Conditions in the wild can improve - given time and cash, poor countries can create the necessary reserves - and most captive-bred species can be returned successfully to the wild. The 2,000 candidates for captive breeding include some of the world's most spectacular creatures, such as tigers, rhinos, a host of primates, parrots and pheasants. And if all the world's zoos worked together, with government and public backing, they could support all of them through the next few difficult decades.
But many of those 2,000 are subdivided into 'races' or 'subspecies' - and this is where the arithmetic breaks down. For example, is it worthwhile, or even possible, to try to maintain Sumatran tigers separately from Siberian tigers, or to keep eastern black rhinos apart from western and southern? Or should we now say: 'A tiger is a tiger, and a black rhino is a black rhino', and just mix the subdivisions to produce generalised 'zoo hybrids'?
Chimpanzees are far more variable genetically than human beings and might be subdivided into half a dozen subspecies or more. Some parrot species break down into a dozen or so 'races'. Thus does 2,000 species - a manageable figure - grow into perhaps 10,000.
The dilemmas are huge and various. If zoos try to keep more subspecies than they can manage, then entire species may become extinct because there is a limited number of spaces per species in all the zoos combined, but any one population normally needs to contain several hundred individuals if it is to be viable. Thus, there are two subspecies of red panda, the 'common' and the larger Styan's. The present world total of red pandas is big enough to be viable, but the zoo population of each red panda subspecies, taken separately, probably is not.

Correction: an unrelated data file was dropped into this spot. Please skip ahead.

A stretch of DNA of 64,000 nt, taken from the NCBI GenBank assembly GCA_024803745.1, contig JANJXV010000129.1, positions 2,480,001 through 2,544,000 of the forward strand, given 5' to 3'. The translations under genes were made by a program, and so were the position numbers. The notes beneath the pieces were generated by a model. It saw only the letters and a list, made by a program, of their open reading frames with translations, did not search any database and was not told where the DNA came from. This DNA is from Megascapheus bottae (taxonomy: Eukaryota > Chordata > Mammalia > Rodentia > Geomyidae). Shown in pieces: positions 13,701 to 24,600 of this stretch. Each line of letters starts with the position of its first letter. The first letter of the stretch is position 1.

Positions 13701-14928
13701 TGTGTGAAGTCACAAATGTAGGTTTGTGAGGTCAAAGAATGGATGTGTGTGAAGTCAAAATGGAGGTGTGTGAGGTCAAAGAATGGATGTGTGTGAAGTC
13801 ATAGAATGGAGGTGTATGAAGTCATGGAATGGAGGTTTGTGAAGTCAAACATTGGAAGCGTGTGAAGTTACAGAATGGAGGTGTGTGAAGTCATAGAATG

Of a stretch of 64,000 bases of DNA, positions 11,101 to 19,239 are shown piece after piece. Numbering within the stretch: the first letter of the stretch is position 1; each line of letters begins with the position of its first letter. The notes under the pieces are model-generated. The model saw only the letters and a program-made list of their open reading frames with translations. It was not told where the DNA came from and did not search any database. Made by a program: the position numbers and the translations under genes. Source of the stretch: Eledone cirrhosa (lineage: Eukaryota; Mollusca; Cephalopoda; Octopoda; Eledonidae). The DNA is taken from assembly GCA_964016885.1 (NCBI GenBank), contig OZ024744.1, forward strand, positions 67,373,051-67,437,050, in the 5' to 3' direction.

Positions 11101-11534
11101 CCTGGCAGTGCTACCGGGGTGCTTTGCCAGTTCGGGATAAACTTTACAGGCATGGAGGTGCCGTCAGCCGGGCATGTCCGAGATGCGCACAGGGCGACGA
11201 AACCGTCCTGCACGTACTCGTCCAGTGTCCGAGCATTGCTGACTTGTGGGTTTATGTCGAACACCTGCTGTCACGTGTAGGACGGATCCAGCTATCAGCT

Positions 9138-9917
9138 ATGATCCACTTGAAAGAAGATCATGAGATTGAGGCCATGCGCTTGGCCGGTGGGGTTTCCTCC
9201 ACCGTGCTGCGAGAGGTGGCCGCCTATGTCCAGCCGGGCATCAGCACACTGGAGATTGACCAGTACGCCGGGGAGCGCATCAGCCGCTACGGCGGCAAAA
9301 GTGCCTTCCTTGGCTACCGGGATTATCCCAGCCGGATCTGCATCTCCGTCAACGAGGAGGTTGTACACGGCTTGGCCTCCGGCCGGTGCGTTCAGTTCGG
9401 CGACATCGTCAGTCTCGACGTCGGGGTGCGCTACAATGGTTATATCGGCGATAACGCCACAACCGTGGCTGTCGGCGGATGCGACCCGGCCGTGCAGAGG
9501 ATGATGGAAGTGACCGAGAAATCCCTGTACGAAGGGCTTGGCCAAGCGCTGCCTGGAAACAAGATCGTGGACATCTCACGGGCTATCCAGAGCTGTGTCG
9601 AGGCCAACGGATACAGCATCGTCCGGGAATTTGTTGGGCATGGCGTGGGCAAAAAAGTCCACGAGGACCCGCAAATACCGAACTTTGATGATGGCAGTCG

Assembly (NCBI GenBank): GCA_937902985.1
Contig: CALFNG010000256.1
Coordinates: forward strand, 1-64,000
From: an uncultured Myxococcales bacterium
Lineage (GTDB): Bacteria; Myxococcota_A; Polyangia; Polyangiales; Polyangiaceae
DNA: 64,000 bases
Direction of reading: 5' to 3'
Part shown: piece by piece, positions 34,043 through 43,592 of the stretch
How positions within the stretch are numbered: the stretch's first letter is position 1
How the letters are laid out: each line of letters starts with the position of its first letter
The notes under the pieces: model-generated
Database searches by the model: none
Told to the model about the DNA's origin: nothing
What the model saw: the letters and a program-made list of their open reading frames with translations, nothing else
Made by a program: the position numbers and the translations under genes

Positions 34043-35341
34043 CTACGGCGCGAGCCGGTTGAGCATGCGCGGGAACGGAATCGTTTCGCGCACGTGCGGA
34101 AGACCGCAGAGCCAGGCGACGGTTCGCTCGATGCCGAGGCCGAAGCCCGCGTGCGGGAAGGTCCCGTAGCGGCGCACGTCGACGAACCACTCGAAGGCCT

The World Conservation Union has a 'Policy of Minimum Regret', which means, in effect, that subspecies should be kept apart until it becomes hopeless to do so. After all, once they are mixed, they cannot be unmixed. Thus most zoos aim at present to keep the different black rhino subspecies apart; but if numbers drop much more, it will be perverse not to combine them. There are dangers though: the three types are physically slightly different, and perhaps - no one knows - there may be significant ecological differences.
The two main subspecies of orang-utan, the Sumatran and Bornean, look different and have different chromosomes: so the case for keeping them separate is clear. But one-fifth of all the orangs in zoos are hybrids - bred before it was known that the two types had different chromosomes - and what is to be done with them? I know a serious zoo that wants to breed orangs, but has young hybrids. To breed from hybrids is irresponsible. To 'euthanase' such creatures looks very like murder. But orangs are long-lived: if the zoo keeps the hybrids, occupying space, it will have no spare facilities for breeding orangs until around 2030.